Alumni, Dental Foundation, Endodontics, Endodontics Residents

The future of endodontics is bright with endowed fund gift

Takashi Komabayashi, DDS, with Stuart Fountain, DDS. Fountain and his wife recently created an endowed fund to support the specialty of endodontics at Adams School of Dentistry. Komabayashi is the current director of the graduate endodontics program, and Fountain was the program's first director.

One of the first dentists to specialize in endodontics is looking to the future of the profession, with an endowed gift to support endodontics faculty and students at UNC Adams School of Dentistry.

“My heart is in dentistry, and my heart is in endodontics,” said Stuart Fountain, DDS. “It’s where I’ve been since the beginning, and when it was time to assist the school of dentistry, I had to zero in on the needs of endodontists and support the specialty of endodontics at the dental school.”

Fountain, with his wife, Carol, have created the Fountain Fund for Encouraging Excellence in Endodontics to help graduate students perform research and present the results and progress at local and national dental conferences. Fountain hopes the fund will “continuously raise the stature of the dental specialty of endodontics.”

A career change

Fountain first became interested in dentistry after graduating from Davidson College. He was selling insurance, but he became disillusioned with the industry, instead wanting a career where people came to him for care instead of pushing a product. A minister told him his voice and demeanor were suited to dentistry, and Fountain couldn’t stop thinking about it as he considered his career change.

“I had a regular dentist in High Point when I was growing up. They didn’t use a lot of anesthetic, and that is where I learned to mumble bad words,” he joked.

With a business degree, Fountain took courses at Guilford College to earn enough science credits to apply for dental school at ASOD, then the UNC School of Dentistry.

“I found that crown and bridge work was not my strong suit, and two things came together; one was the announcement of a new specialty, called endodontics. It hadn’t been a specialty before then, and it coincided with my first “A” in endodontics. I could see that this was a wide-open new field and knew this was for me.

“I liked the idea of helping people save teeth instead of being in oral surgery and taking them out,” he said.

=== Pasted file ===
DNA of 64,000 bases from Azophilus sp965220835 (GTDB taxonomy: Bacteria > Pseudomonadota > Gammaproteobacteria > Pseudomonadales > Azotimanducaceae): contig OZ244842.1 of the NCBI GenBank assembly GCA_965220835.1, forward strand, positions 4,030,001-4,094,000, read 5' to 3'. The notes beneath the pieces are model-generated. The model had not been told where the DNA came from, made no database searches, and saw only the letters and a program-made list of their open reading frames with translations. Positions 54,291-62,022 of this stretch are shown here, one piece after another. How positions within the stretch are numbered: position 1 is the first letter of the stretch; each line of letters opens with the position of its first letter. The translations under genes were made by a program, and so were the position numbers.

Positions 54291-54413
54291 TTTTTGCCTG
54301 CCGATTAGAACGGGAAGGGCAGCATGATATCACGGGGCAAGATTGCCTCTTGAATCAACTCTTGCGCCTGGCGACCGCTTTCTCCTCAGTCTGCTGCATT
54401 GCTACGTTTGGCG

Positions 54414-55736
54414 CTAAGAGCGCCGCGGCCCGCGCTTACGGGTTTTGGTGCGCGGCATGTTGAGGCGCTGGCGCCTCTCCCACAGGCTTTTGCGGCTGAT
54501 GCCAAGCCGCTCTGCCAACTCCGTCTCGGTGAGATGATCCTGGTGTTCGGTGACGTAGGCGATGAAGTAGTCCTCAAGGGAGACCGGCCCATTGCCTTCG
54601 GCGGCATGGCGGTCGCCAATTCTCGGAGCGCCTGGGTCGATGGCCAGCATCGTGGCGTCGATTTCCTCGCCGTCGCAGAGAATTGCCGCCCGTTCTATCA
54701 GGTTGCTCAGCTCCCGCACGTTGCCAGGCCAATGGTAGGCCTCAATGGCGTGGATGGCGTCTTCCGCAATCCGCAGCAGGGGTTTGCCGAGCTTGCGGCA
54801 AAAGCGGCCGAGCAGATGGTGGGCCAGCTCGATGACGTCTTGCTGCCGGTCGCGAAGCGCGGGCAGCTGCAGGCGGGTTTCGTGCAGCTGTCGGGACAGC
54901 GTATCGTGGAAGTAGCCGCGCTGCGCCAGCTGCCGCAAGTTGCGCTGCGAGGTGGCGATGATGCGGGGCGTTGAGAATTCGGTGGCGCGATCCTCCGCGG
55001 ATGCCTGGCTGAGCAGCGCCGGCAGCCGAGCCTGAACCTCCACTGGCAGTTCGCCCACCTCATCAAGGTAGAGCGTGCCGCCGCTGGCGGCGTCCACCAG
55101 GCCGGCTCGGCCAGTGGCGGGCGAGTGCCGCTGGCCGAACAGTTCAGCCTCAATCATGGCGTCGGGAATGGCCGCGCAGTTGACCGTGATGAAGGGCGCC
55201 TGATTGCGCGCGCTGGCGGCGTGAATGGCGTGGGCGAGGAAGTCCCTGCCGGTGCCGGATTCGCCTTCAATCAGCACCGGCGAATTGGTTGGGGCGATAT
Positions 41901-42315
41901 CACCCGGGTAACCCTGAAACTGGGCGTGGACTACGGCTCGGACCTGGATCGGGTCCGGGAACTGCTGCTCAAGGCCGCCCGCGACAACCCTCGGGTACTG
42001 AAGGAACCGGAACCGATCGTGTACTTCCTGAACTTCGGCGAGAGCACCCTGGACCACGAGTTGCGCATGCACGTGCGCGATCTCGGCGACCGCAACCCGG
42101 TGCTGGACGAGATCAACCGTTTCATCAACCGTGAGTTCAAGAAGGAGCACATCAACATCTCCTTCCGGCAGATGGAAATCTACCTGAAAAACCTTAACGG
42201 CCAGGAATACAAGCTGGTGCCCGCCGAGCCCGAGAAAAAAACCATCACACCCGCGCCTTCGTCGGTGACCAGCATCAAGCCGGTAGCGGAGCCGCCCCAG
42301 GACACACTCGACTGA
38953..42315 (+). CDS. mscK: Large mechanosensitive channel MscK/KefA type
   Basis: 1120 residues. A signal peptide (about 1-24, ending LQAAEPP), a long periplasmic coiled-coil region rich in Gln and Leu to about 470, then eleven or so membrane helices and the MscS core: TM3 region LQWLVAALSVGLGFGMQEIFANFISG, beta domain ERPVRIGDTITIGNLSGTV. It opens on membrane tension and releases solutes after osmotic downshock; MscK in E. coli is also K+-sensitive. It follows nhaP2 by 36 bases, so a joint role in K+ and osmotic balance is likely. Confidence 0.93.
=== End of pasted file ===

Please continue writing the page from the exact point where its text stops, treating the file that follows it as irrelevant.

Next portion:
Pursuing endodontics as a specialty

Fountain in 1971 when he was a member of the Department of Endodontics at ASOD.

Fountain pursued his newly adopted specialty at the University of Pennsylvania and studied with Louis Grossman, DDS, an early pioneer of endodontics. During his studies at Penn, UNC had created a department of endodontics, headed by Jack Shankle, DDS. The two men kept in touch, and he invited Fountain to come back to North Carolina and join the endodontics faculty.

Fountain’s experience in Pennsylvania included a lot of jokes about being a Southerner, but he realized he was better suited to North Carolina and gladly accepted a position at UNC. As a faculty member, he was tasked with putting together the graduate program in endodontics.

“Dr. Cathey was the first trained endodontist in North Carolina, and I was the second one,” Fountain said.

Under Shankle, Fountain focused on the graduate training program, and Cathey worked on the undergrad program, forming the first Department of Endodontics at ASOD. After helping build the program and working for four years, Fountain joined the late Wayne Mohorn, DDS, an ASOD alum, at a private practice in Greensboro in 1972. Fountain continued to commute to Chapel Hill once a week to help out in the clinics at the dental school, something he did for the next 20 years.

Private practice

Eventually, Fountain decided to retire from his practice, which had grown exponentially since its inception, and recently even celebrated 50 years in practice.

“When I retired, it had become Mohorn, Fountain, Olmsted, Torney, Mohorn, Mohorn and Morgan, D.D.S, P.A., with offices in Greensboro, High Point, and Asheboro. Today it is called Piedmont Endodontics with five offices and recently celebrated the 50th anniversary of its founding,” he said.

Looking back at his career, Fountain realized he still had an idea of how he could give back to ASOD.

“I had been talking about giving back for years, and I had talked about the possibilities, asked staff in the endodontics department what the needs were, and we began to piece it together,” Fountain said.

An endowed fund to support endodontists

Fountain’s own dental career included many years spent in various dental associations and societies, and he served as president of the NC Dental Society, president of the American Association of Endodontists and vice president of the American Dental Association. He wanted to make sure other endodontists and students were able to participate in these groups, too. Travel expenses, research costs and other fees could be taken care of by the endowment, so he made sure his fund specified that charge. He also wanted to make sure ASOD was able to recruit and retain the best endodontists in the country.

“I’m quite aware of the difficulty in recruiting faculty for the school of dentistry, and some of the funds will go to incentive money to provide something like a signing bonus for new faculty,” he said.

Fountain is passionate about endodontics, and he hopes others share his passion, enough to contribute to the fund and keep it going.

“I would welcome others to contribute to building it to a larger amount so we can make more of an impact,” he said.